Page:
I buy tickets to the plays, tours, games and the restaurants and let them know that we’re going to do this stuff. I’ve learned that exposing kids to “this stuff” will not result in a sudden change in attitude. Or, in the case of your own kids, even gratitude. But that’s okay. After they reach their 20s, the brain releases chemicals that cause young people to become adults and the things they appreciate are the unique experiences they had growing up.

Teachers are frequent witnesses to this phenomena.

Let me suggest a good way to start. Get tickets to a local live show – doesn’t matter what – this weekend and tell your teenagers that “we’re all going to go.”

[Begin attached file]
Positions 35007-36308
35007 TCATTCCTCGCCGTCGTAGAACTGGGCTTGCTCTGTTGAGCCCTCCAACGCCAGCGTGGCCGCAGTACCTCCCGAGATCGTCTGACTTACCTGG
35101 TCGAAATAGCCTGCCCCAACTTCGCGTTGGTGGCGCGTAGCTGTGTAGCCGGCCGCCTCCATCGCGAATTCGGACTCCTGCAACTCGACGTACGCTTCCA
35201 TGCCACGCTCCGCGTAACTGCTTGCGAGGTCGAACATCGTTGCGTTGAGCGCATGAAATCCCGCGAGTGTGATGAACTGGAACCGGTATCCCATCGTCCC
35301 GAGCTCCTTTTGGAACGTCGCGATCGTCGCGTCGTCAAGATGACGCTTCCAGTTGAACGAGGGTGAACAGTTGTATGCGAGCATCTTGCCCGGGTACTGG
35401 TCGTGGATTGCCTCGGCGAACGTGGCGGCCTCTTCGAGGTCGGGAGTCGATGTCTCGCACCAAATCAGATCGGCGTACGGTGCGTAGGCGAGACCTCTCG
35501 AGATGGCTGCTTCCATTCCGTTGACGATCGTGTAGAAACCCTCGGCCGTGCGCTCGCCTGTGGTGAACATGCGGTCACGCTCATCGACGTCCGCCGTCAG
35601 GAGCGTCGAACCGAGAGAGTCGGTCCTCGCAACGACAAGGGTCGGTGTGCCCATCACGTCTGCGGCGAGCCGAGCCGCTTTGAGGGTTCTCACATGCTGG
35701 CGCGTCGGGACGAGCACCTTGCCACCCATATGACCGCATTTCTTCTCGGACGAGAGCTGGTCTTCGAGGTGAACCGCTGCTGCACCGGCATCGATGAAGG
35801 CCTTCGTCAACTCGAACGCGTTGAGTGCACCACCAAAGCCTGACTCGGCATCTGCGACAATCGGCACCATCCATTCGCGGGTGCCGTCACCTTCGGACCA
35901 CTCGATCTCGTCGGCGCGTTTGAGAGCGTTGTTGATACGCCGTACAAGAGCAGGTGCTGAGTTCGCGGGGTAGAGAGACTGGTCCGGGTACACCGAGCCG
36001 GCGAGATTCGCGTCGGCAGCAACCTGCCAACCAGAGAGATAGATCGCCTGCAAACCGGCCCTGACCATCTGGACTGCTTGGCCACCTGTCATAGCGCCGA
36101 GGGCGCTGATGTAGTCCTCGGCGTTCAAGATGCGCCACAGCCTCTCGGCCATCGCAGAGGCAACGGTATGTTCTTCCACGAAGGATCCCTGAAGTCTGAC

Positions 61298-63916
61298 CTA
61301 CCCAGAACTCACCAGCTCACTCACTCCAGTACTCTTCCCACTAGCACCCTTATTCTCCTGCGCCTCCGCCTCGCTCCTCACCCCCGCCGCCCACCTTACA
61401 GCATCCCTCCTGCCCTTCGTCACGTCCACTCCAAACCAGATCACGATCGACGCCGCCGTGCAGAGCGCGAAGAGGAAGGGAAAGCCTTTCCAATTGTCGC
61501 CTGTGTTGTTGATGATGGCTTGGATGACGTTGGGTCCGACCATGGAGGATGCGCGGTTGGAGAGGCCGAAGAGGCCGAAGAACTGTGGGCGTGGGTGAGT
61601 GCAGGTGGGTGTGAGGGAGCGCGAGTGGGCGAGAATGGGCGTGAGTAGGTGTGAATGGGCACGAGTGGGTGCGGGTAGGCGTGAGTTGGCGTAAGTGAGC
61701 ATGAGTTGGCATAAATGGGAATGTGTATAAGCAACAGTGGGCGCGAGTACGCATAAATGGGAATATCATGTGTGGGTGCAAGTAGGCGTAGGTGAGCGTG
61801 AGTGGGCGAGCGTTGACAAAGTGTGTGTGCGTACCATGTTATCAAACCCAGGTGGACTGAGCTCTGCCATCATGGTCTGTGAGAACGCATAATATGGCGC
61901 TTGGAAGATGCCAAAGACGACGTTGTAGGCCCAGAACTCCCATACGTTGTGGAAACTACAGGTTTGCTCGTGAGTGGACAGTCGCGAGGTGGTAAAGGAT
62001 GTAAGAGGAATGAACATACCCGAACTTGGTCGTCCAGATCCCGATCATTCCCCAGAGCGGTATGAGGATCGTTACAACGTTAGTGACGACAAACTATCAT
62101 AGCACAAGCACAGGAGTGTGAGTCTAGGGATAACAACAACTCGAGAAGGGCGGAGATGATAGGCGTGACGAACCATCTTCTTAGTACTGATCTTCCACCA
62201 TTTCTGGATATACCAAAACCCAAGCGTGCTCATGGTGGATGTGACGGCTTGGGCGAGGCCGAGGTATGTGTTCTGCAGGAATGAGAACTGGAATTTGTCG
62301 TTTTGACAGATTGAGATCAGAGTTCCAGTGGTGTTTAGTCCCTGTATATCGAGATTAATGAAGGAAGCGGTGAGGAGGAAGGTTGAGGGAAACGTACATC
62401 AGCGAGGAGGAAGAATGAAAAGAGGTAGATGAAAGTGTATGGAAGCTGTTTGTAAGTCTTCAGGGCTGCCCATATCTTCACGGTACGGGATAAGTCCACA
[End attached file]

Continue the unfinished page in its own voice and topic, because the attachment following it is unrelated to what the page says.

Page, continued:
It doesn’t have to be all the time. But in the name of Homer and Marge Simpson, I suggest that once in frequent while you “force’em.”

Extra stuff

I was going to upload video of the Grascals playing at Meadowview at the show I took my hostdaughter to see, but I somehow managed to record video on my I-Phone without sound. So I’ll just link to a Grascals You Tube video that works.

Also, continuing with the theme from my last column, I am linking to “The Beer Poem” from the IndieFeed Performance Poetry podcast. What can be a better subject for a poem than BEER!